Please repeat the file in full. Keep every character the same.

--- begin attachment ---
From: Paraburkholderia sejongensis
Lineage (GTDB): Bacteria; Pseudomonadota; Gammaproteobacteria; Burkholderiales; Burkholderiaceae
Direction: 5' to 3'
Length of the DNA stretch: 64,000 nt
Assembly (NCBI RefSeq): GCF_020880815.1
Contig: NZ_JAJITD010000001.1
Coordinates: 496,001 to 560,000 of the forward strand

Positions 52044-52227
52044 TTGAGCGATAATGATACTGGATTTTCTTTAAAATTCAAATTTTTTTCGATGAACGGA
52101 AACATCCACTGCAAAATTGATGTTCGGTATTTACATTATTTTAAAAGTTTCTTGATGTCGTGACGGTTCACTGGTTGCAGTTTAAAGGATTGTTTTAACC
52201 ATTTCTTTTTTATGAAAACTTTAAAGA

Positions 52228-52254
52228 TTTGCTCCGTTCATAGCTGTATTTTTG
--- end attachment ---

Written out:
From: Paraburkholderia sejongensis
Lineage (GTDB): Bacteria; Pseudomonadota; Gammaproteobacteria; Burkholderiales; Burkholderiaceae
Direction: 5' to 3'
Length of the DNA stretch: 64,000 nt
Assembly (NCBI RefSeq): GCF_020880815.1
Contig: NZ_JAJITD010000001.1
Coordinates: 496,001 to 560,000 of the forward strand

Positions 52044-52227
52044 TTGAGCGATAATGATACTGGATTTTCTTTAAAATTCAAATTTTTTTCGATGAACGGA
52101 AACATCCACTGCAAAATTGATGTTCGGTATTTACATTATTTTAAAAGTTTCTTGATGTCGTGACGGTTCACTGGTTGCAGTTTAAAGGATTGTTTTAACC
52201 ATTTCTTTTTTATGAAAACTTTAAAGA

Positions 52228-52254
52228 TTTGCTCCGTTCATAGCTGTATTTTTG